When most people think of torts (if they are familiar with the term at all), they think of personal injury law. Although personal injury law certainly accounts for a major portion of tort law, the field is much broader than this.
Tort law includes personal injury law in addition to other civil wrongs such as:
- Infringement of patents, trademarks and copyrights;
- Environmental damage;
- Nuisance (a factory’s release of foul odours into a residential neighbourhood, for example);
- Breach of confidence;
- False imprisonment;
- Intentional infliction of emotional distress;
- Conversion (theft);
- Deceit (fraud, misrepresentation);
- Assault (no personal injury is required); and
- Battery (no personal injury is required).
The thread that ties all of these types of claims together is the principle that a person should pay the cost of their own misconduct, even if another party initially suffered the loss. All of these torts are subject to money damages once established. Most claims are resolved at the settlement table, not in court, even though court remedies are generally available.
What kinds of clients will I be dealing with?
As a claimant’s solicitor, you will be representing individuals most of the time. Since anyone can be victimised by a tortious act, you will be dealing with all sorts of people – and since even a street cleaner can afford a “no-win, no-pay” arrangement, many (but by no means all) of your clients will be people who normally cannot afford to hire a lawyer. As a defendant’s lawyer, you will deal largely with insurance companies.
What kind of work will I do?
As a new lawyer, you’re likely to be called upon to perform a lot of legal research and to prepare some of the mountains of paperwork that a typical tort case produces. As you climb the ladder of responsibility, you’re likely to be conducting investigations designed to reveal case facts, interviewing clients, formulating overall case strategy, participating in settlement negotiations and drafting settlement agreements. In some cases, you may appear before administrative tribunals.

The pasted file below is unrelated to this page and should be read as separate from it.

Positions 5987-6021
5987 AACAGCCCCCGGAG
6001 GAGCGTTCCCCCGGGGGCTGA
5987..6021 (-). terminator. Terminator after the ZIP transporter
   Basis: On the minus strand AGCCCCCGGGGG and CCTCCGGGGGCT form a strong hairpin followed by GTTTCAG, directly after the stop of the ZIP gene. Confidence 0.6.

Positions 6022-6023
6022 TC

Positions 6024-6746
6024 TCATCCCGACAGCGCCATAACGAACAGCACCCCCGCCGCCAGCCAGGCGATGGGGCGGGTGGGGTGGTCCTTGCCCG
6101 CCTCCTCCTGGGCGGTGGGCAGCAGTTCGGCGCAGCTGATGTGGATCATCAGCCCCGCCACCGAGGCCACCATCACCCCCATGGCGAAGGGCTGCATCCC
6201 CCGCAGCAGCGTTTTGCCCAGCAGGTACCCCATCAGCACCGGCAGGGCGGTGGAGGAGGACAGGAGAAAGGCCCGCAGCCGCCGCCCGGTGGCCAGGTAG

What qualities make a good tort lawyer?
Following are the most important skills you need to cultivate, not all of which are taught in the classroom, to prepare for a successful career as a tort lawyer:
- Interpersonal skills: As a claimant’s solicitor you will frequently be dealing with clients who are experiencing a low point in their life – a catastrophic injury, for example, or a betrayal of some sort. This reality renders it vitally important that you cultivate the qualities of empathy, patience and tact. As a defendant’s lawyer you may need to build long-term relationships with insurance companies.
- You will also be required to master the fine nuances of a great volume of substantive and procedural law that applies to tort claims, and you will have to learn how to apply the law to unique fact patterns to the advantage of your client.
- Writing: The ability to express yourself in client correspondence, negotiation-related memoranda, settlement agreements, court documents and other forms of legal writing is critical.
- Negotiation skills: Are you a skilled poker player? In the long run, your skills as a negotiation psychologist may end up serving you just as well as your legal skills.
What kind of workload can I expect?
Your workload will likely be heavy from the very beginning. As a junior solicitor, you may be assigned to relatively low-value cases, which means that you will probably end up juggling a great number of clients and keeping track of numerous deadlines. As your experience grows, your caseload will probably shrink as the stakes get higher. Either way, your workload is likely to be irregular and involve considerable overtime.
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